So I was becoming familiar and comfortable with Arrays, but I recently started using Lists and I'm a little confused about the following code:
private GameObject sceneObjects; sceneObjects = GameObject.FindGameObjectsWithTag ("Clone");
List<GameObject> sceneObjects= new List<GameObject>(); sceneObjects = GameObject.FindGameObjectsWithTag ("Clone");
The first method of adding GameObjects tagged "Clone" to the sceneObjects Array works fine, but it doesn't work with the sceneObjects List.
I thought Lists were very similar to Arrays, so why can't I store my tagged objects the same way?
asked Jan 19, 2011 at 09:30 PM
Lists and built-in arrays are different types, and direct assignment from one to the other isn't supported. However, one of the constructors for List accepts an iterable container as its argument. I'd have to check to be absolutely certain this will work, but I think you should be able to do the following:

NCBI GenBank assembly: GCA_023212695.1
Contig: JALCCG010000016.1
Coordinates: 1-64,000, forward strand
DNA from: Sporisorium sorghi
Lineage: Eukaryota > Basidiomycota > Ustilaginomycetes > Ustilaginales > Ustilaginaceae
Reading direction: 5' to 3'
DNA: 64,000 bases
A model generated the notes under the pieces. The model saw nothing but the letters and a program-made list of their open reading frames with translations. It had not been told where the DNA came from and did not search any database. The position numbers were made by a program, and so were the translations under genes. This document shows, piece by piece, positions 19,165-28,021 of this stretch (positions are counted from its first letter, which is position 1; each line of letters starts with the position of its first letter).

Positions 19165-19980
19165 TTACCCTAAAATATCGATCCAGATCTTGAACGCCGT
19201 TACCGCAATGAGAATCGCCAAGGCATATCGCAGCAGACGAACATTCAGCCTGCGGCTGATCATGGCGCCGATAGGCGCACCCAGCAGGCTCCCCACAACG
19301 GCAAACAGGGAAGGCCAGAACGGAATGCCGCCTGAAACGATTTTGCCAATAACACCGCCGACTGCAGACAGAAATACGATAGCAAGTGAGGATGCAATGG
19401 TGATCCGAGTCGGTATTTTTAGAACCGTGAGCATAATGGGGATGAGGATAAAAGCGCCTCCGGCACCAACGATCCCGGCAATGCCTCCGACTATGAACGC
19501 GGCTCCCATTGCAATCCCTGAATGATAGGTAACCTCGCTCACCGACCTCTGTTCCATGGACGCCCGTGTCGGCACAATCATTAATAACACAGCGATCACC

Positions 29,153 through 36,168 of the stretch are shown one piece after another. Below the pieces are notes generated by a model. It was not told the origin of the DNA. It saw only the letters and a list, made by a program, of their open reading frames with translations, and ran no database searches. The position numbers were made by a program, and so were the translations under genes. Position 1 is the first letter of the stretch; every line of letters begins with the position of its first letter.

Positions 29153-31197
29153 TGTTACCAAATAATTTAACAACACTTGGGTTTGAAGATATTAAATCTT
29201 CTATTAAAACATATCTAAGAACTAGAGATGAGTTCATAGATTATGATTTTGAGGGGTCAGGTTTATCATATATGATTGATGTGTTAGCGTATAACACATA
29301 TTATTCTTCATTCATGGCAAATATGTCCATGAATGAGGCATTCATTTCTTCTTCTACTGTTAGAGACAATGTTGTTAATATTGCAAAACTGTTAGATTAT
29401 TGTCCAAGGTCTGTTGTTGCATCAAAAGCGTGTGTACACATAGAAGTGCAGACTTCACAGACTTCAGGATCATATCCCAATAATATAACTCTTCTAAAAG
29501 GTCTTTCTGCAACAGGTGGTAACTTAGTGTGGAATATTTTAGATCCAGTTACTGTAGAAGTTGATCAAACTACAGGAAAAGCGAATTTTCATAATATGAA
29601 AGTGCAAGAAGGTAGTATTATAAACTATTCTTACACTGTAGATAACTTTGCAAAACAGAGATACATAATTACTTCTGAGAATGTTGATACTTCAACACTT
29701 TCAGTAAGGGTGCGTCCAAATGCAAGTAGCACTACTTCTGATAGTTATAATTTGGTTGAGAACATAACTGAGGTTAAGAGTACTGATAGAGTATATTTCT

That should have the same end effect that your second code example is intended to have.
answered Jan 19, 2011 at 09:36 PM
The key difference between a list and an array is that an array is fixed size while a list is dynamic -- you can add new elements to a list, but to add a new element to an array you need to create a new larger array and copy the old elements.
Arrays are a little leaner and more efficient if you don't need dynamic resizing, but lists are usually more convenient and the performance difference rarely matters for most applications.
Much more info and opinions here ... http://stackoverflow.com/questions/434761/array-versus-listt-when-to-use-which
answered Jan 20, 2011 at 07:30 AM